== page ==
WWU explores collaboration in China, Mongolia

Western Washington University President Bruce Shepard recently returned from visiting universities in China and Mongolia to expand Western’s global engagement activities and explore opportunities for collaboration and partnership. 

Shepard and a group of WWU administrators visited four of China’s universities -- Qingdao University, Hangzhou Normal University, Zhejiang University, and Southwest University -- from Monday, Nov. 17, to Wednesday, Nov. 19.

The group was in Mongolia from Thursday, Nov. 20, to Sunday, Nov. 23, visiting the National University of Mongolia, Mongolia University of Science and Technology and Mongolian National University of Education. 

“For the past several years we've been having a campus conversation about what it means for Western to be a globally engaged university,” Shepard said after his return. “These days, ‘international’ is about a lot more than student exchanges, and the U.S. isn't the unique hub to which every country longs to send its students, but one among many nodes in a complex knowledge network. This trip was an exploration of the opportunities Western now has to bring the world to Washington and Washington to the world as never before, and in just about every aspect of our mission.”

Traveling with the president were Earl Gibbons, vice provost for Extended Education; Francisco Rios, dean of Woodring College of Education; LeaAnn Martin, dean of the College of Humanities and Social Sciences; Mark Greenberg, dean of Western Libraries; Vicki Hamblin, executive director of the Center for International Studies; and Lilly Yang, a Modern and Classical Languages instructor.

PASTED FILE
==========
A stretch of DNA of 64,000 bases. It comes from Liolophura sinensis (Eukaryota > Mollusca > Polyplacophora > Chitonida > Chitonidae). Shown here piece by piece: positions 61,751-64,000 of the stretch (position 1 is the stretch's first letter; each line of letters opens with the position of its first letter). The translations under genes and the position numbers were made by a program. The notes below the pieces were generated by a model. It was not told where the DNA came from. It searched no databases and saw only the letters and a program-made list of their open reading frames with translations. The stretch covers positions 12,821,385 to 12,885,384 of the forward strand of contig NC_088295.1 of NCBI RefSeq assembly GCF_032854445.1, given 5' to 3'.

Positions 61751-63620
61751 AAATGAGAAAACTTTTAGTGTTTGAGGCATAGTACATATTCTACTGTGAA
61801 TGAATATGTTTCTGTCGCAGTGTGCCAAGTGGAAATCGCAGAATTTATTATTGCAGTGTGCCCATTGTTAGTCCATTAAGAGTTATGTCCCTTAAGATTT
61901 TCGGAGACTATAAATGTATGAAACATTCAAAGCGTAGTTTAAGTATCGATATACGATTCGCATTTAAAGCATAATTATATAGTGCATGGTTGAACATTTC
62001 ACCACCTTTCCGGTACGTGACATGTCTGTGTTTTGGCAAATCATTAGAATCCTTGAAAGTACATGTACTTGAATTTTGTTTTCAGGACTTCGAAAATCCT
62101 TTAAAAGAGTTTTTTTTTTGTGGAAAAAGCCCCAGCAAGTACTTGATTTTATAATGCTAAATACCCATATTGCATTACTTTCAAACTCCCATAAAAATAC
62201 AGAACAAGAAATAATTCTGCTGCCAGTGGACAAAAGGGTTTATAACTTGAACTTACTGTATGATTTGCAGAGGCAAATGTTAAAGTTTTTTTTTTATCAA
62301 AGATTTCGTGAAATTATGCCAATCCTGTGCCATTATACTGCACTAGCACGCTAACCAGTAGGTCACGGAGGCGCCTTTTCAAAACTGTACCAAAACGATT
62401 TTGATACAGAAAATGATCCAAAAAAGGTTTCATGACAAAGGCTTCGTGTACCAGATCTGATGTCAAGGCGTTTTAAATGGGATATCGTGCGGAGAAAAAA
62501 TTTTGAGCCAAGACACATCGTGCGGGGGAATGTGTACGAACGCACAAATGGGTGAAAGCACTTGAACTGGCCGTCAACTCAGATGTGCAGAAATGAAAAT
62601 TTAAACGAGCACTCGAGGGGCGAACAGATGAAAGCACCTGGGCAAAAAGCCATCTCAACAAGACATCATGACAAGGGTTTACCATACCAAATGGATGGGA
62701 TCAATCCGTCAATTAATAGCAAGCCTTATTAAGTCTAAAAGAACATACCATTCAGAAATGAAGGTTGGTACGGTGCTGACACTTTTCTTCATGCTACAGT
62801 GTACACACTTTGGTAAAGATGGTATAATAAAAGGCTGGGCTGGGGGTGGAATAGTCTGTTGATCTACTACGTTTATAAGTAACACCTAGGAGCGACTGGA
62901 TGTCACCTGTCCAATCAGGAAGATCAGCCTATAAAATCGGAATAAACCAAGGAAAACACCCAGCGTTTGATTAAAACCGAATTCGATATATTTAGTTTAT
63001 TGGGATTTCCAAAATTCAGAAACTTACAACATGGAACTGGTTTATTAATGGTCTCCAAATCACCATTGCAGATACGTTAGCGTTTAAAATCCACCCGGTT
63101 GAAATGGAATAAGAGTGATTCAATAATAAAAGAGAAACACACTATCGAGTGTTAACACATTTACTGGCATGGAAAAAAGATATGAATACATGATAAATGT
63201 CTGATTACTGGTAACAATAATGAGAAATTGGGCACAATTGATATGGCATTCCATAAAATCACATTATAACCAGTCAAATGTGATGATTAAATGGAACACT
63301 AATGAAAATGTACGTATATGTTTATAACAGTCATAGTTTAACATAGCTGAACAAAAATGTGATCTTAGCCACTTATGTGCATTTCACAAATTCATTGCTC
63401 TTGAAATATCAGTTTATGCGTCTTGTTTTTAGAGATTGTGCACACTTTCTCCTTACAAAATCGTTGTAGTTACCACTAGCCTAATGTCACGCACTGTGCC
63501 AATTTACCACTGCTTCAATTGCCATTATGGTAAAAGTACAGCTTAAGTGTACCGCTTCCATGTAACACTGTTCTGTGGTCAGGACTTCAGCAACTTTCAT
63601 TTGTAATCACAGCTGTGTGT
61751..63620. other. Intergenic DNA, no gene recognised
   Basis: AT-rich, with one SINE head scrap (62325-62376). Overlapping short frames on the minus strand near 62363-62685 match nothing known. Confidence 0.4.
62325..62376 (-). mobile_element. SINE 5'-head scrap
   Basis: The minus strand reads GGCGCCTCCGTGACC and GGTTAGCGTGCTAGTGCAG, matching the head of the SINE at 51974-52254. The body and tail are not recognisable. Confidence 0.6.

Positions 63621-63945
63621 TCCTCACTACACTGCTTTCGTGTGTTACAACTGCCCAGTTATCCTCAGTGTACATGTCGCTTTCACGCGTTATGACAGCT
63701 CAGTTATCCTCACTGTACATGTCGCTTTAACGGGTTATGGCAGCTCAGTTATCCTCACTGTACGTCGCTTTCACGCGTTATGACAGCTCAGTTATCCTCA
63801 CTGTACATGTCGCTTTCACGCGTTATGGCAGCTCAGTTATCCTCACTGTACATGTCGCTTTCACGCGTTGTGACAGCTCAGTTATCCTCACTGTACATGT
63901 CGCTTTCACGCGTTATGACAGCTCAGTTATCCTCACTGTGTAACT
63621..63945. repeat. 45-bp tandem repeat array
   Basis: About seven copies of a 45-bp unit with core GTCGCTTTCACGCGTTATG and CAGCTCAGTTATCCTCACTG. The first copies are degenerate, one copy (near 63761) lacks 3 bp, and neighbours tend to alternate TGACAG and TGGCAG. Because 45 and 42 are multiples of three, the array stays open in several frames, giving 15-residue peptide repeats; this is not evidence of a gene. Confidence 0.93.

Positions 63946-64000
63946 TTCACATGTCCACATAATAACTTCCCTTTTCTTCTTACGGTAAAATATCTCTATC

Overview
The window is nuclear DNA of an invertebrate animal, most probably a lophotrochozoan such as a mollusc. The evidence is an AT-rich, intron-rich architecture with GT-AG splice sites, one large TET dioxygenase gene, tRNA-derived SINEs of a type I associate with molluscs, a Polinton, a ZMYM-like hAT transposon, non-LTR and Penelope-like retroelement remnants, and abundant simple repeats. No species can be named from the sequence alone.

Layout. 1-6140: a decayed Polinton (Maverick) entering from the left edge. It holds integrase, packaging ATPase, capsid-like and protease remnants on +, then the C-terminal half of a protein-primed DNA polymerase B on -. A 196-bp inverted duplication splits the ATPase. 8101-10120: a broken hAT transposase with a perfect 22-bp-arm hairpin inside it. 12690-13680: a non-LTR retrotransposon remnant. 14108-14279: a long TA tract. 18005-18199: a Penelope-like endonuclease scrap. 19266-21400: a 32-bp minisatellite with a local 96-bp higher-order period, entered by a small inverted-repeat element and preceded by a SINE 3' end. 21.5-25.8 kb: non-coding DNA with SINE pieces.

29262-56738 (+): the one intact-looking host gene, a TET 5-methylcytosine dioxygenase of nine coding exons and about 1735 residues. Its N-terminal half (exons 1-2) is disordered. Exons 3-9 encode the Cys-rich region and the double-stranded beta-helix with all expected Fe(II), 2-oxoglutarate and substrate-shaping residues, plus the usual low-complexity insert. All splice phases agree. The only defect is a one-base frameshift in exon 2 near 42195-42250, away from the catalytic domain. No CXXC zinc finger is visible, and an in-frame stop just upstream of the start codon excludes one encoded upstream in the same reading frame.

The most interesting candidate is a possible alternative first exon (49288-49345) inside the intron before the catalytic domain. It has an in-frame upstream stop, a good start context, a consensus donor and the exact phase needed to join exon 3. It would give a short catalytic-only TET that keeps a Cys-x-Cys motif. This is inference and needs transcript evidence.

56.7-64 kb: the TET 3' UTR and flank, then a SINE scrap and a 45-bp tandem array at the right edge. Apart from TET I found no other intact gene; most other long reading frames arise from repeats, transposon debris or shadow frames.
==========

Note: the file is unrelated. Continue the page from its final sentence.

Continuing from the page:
The group visited the seven universities and met with their presidents to build on current relationships and expand relationships with new universities in China and Mongolia, Gibbons said. While in Mongolia, Shepard called on the U.S. Embassy in Ulaan Baatar and received the embassy’s hearty endorsement of Western’s strategic meetings with the top three Mongolian universities and obtained embassy officials’ pledge of support for Western’s efforts there, Gibbons added.

“The trip provided exploration of additional opportunities for student and faculty exchange, joint research activities, exchange of academic publications and information and other academic activities,” he said.

Shepard left on his trip on Saturday, Nov. 15 and returned on Sunday, Nov. 23.

This was Shepard’s second trip to Asia on behalf of Western. He traveled to South Korea and Japan in the summer of 2013. The purpose of that trip was to recognize the 25-year success of the Asia University America Program and to expand that program to other universities in Asia, particularly in Korea. That trip led directly to Woodring College’s partnership with Kyungpook National University on a major international teacher education project funded by the Korean government.